My mother, Laurene McCracken Needham, died on November 14th. She was just two weeks shy of 96 years old, and 2-1/2 months beyond the point at which she was still sharp and ready to pass on.
Mother was born in 1914 along with her twin brother, Lawrence, in Choctaw, Oklahoma. Their mother, Dolly Brown McCracken, died in childbirth, and the twins were raised for two years by several of their father’s eight sisters. My grandfather then married Maude Hill, whom I would know as my grandmother. Granddaddy McCracken was an ‘89’er pioneer (a young child in the 1889 land rush) and rode in the annual parade in his surrey with fringe on top – something that made a huge impression on me in my youth! He was the principal of a cluster of schools and later operated the Sunny Lane Cemetery in Oklahoma City – property of his wealthy brother-in-law – along with my grandmother, who ran the office for decades. She had been Mother’s and Lawrence’s school teacher before that in a two-room school. The twins grew up on a small farm with their older brother and sister and their half-brother, my Uncle Donald, right next door to the cemetery. Mother always spoke of the ‘play house’ Granddaddy made for her and Lawrence by planting a rectangle of tall sunflowers.
Here they are at their 8th grade graduation: Mother, the valedictorian in a dress borrowed from her cousin; Lawrence lacking no bravura!
They attended Capitol Hill High School and then graduated from Oklahoma A & M, which is now Oklahoma State University, in 1937. Mother got her degree in math and English and returned to her high school to teach. Also in 1937, Mother married my father, Herbert Needham, who had courted her during college. He went to work for the telephone company. After Janet and Dorothy were born, Daddy took the family by train to Boston for Naval Officer’s Training at Wellesley College. He kidded his whole life about ‘graduating from Wellesley,’ still a women’s college. He made it home from the Pacific theater of the war and returned to the phone company. Donna and I were born in the subsequent years. I guess we considered ourselves the typical ‘50’s middle class white family, though we all now know how extraordinary both our parents were in terms of honesty, intelligence, faith (never blind), open-mindedness, unconditional love, and fun. They were free of greed, neuroses and hostility. My parents talked out their problems and had a rule never to go to bed angry with each other. Mother no longer worked, but volunteered with the Girl Scouts, the Camp Fire Girls, the PTA, World Neighbors organization - along with Daddy and Lawrence, and all sorts of Methodist church activities. She still worked at the polls every election day until not so long ago. She and Daddy were both expert Bridge players. In her youth, cards were forbidden as a game of ‘chance,’ and only the card game ‘Rook’ could be played in her very Methodist home. Once her grandparents passed on, her parents became big Bridge players, setting the tone for Mother’s life as a card shark. Here she is playing cards with her great-grandson Derek last August:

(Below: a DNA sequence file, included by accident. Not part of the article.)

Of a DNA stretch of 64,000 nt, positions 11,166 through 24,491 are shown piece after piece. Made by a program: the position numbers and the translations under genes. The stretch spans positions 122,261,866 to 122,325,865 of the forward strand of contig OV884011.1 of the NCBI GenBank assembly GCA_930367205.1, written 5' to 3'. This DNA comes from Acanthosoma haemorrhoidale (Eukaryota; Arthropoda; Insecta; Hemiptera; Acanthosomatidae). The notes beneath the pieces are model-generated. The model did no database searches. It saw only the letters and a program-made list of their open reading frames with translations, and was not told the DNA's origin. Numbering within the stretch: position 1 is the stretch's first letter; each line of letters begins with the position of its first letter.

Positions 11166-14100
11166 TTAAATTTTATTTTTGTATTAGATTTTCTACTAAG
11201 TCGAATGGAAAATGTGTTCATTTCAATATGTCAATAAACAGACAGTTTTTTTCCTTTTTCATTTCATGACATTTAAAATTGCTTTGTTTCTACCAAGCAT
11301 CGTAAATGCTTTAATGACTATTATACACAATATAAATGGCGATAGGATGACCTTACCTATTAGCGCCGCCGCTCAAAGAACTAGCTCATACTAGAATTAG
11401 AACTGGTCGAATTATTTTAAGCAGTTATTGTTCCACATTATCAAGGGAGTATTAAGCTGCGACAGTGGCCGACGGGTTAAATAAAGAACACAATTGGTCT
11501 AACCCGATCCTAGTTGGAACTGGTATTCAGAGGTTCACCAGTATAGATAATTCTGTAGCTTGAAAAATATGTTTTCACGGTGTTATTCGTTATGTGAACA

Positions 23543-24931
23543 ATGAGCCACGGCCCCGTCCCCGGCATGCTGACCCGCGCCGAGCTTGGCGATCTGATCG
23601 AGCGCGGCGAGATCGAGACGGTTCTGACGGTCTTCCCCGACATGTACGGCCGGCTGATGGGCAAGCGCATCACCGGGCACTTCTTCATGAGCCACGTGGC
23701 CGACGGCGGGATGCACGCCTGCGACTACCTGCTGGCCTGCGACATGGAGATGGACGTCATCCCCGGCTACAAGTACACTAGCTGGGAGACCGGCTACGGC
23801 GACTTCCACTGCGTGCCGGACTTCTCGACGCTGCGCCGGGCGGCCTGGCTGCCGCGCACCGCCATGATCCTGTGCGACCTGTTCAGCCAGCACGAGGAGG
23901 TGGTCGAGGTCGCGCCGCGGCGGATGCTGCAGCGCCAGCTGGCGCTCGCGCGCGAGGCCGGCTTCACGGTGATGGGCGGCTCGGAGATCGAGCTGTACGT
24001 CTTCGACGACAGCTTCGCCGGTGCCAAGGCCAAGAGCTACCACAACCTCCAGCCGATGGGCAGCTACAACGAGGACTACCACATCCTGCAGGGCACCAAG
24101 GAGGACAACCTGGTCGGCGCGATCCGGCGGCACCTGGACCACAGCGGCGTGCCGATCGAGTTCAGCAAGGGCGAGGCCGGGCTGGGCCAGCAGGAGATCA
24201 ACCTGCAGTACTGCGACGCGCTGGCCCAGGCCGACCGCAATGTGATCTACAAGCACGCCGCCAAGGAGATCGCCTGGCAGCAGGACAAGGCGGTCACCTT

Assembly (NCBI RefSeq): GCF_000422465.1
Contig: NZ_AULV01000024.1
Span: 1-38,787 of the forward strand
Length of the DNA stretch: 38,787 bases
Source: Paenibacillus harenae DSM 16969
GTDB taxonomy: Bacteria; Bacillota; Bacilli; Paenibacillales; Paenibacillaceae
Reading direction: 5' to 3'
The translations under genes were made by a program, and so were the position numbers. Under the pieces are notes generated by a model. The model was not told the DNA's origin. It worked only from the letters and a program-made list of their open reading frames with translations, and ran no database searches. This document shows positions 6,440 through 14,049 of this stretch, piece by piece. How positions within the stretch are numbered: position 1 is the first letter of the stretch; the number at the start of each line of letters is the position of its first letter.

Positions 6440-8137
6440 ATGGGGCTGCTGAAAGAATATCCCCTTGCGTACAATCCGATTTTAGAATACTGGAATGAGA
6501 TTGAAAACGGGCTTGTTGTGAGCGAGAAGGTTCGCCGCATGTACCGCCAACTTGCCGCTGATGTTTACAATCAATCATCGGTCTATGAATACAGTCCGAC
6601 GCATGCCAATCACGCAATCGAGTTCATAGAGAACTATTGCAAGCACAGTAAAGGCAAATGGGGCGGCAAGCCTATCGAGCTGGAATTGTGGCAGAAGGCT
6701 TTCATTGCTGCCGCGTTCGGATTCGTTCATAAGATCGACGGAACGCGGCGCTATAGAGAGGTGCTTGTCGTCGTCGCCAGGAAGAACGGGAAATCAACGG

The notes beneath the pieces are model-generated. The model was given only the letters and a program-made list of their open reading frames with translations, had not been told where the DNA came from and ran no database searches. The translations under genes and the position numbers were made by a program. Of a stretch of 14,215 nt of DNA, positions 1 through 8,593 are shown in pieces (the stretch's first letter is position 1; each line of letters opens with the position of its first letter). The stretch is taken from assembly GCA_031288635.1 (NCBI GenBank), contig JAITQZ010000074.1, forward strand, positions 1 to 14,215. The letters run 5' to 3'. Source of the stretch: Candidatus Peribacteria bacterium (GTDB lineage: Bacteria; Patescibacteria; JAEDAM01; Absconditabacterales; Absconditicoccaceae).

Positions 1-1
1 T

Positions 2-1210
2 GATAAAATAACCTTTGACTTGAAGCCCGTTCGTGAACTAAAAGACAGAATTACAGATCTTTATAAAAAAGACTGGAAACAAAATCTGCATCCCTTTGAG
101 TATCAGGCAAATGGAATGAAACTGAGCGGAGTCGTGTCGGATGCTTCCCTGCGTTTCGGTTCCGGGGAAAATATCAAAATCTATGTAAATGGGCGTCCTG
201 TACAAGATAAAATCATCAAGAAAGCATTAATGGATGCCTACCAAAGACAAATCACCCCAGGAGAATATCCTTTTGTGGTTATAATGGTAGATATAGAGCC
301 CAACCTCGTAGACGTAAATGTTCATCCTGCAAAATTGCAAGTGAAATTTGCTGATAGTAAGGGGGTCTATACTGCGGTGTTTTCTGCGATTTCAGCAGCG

In the meantime, Mother was a great combination of fun-loving, fearless farm girl and serious contributor to the welfare of the world. Even though she was considered one of the sweetest, most positive and compassionate human beings around, she never hesitated to knock my croquet ball far into the neighbors’ yards upon capture; she could beat most everyone at ping-pong (later winning an Oklahoma Senior Olympics gold medal in this sport), and was at home on carnival rides that left me retching. I remember her visiting me at Northwestern U. in Chicago when the dorm curfew was 2:00 am. We rode the elevated train home from the Chicago ‘loop’ just in time, and Mother did what she always did: smiled at all the derelicts on the train. She did not have many inner fears and demons to project on others, so everyone was OK as far as she was concerned!